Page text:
New York Knicks shooting guard Tim Hardaway Jr. recently reflected on the humbling experience that helped him find his way as an NBA player.
The New York Knicks are depending heavily on Tim Hardaway Jr. to continue developing into a star-caliber player. The past two seasons have been undeniably encouraging, as he’s transformed his game by diversifying his offensive arsenal.
It was just two years ago, however, that Hardaway’s future in the NBA was in question—and the G League was the place he called his basketball home.
For those unfamiliar, Hardaway spent five games in the NBA G League during the 2015-16 season. It transpired less than two years after he’d been named to the 2014 All-Rookie First Team while playing for the Knicks.
According to Barbara Barker of Newsday, Hardaway’s G League stint was demoralizing enough to force him to consider quitting the sport.
"“I was second-guessing myself at the time, thinking about if I really wanted to play,” Hardaway recalled last week before a Knicks summer league game. “It was a dark period.”"
Hardaway ultimately decided to find the humility in disappointment, utilizing the experience as a rude awakening that helped him save his career.
"“It was a rude awakening and humbling,” said Tim Jr., who played two games with Canton and then later three games with San Antonio’s developmental team in Austin. “I have the utmost respect for the guys in the G League, because they are battling and trying to make it where you are. If they sense blood or fear in your eyes, they are going to try to take it.”"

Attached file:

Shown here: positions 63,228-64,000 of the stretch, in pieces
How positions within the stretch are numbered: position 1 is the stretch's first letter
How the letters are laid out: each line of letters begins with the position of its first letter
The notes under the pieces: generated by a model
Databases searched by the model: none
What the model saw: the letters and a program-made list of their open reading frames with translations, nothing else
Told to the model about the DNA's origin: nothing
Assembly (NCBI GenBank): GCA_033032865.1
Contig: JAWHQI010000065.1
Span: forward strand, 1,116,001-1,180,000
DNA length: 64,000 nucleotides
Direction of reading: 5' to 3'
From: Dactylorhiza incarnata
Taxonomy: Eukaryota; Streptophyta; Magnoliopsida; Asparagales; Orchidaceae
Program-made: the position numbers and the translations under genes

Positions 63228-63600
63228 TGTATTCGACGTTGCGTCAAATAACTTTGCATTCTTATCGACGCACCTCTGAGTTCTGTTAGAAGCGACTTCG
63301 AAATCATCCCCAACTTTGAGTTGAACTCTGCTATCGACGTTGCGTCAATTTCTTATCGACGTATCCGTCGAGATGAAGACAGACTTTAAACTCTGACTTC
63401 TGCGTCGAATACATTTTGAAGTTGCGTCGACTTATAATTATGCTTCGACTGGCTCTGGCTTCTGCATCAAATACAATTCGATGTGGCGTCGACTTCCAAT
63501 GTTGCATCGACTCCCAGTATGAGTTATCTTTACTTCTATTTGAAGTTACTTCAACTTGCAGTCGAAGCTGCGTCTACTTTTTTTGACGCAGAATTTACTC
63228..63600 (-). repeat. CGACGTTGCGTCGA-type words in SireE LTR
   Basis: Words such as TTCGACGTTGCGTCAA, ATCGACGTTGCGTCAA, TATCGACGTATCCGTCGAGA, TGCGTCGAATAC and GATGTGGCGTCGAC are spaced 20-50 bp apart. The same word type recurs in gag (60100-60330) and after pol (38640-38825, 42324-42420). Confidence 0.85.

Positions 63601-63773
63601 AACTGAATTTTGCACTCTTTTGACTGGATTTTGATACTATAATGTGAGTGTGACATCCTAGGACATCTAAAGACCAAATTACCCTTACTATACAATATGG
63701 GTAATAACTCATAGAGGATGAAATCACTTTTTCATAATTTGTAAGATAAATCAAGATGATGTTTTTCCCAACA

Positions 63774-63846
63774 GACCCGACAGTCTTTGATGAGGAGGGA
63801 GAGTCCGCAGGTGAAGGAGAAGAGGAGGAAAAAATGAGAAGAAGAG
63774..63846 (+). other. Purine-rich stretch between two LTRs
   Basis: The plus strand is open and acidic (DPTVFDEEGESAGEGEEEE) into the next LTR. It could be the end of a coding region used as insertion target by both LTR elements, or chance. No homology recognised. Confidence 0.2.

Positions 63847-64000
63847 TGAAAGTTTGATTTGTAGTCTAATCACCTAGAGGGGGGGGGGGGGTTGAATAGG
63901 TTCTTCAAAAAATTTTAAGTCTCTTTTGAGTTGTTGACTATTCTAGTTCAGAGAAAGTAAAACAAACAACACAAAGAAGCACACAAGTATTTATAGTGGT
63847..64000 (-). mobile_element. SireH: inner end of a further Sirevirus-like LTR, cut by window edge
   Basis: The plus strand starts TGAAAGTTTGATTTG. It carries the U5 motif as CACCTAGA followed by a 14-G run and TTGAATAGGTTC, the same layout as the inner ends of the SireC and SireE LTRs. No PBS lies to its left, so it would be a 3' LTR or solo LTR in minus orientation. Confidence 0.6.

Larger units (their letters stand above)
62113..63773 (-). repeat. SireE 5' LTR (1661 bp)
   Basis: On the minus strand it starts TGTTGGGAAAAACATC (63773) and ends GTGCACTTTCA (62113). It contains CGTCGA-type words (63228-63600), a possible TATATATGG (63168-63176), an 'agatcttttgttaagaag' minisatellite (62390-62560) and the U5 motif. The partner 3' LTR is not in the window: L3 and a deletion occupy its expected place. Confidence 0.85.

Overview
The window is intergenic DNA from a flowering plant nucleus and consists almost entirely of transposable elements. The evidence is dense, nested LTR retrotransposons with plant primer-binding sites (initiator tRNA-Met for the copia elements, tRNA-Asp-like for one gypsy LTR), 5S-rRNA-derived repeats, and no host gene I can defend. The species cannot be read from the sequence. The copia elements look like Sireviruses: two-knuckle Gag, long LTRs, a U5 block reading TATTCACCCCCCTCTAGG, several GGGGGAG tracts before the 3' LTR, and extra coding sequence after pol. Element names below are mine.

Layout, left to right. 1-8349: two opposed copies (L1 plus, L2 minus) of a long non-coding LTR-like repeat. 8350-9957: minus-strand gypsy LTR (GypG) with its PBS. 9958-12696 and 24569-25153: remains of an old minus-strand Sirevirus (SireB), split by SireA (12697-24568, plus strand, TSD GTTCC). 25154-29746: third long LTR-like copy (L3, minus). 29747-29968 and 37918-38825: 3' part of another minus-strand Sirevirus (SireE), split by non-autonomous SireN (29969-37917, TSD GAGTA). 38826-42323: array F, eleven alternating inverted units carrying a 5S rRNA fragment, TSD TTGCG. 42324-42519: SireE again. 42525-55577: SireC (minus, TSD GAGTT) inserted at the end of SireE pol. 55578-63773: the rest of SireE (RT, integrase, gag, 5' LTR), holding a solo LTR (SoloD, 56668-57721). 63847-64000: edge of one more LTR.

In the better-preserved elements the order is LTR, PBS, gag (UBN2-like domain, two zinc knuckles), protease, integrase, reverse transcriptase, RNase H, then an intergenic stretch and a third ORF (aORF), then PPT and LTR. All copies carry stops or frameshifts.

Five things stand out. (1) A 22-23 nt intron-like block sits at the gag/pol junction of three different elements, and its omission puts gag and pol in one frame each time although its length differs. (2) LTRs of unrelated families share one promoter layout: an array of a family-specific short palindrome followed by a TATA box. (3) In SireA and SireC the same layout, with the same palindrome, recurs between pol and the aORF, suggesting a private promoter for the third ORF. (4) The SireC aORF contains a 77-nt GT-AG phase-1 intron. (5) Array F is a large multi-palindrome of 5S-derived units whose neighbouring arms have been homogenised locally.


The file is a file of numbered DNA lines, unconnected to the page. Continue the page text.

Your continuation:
It’s no coincidence that Hardaway has produced the two best seasons of his NBA career in the two years that have followed his stint in the G League.
In Hardaway’s first season since the humbling 2015-16 campaign, he averaged career-highs in points (14.5), rebounds (2.8), assists, (2.3), steals (0.7), and three-point field goals made (1.9) per game. He also shot a career-best 45.5 percent from the field and 35.7 percent from distance.
It was a tremendous sign of commitment by Hardaway, who was dangerously close to losing his place in the NBA just one season prior.
In 2017-18, Hardaway eclipsed every one of those averages by producing 17.5 points, 3.9 rebounds, 2.7 assists, 1.1 steals, and 2.3 three-point field goals made per game.
A mid-season injury interrupted Hardaway’s progress and had a direct impact on his efficiency, thus resulting in an underwhelming slash line of .421/.317/.816. Over the course of his final 21 games, however, he averaged 19.7 points on shooting marks of .448/.338/.891.
More importantly: Despite playing out of position at small forward, Hardaway finished the 2017-18 regular season with a positive RPM—including the best Defensive RPM of his career.
Come 2018-19, Tim Hardaway Jr. will have a chance to show what a healthy offseason can do for a player who’s within range of All-Star status with the New York Knicks.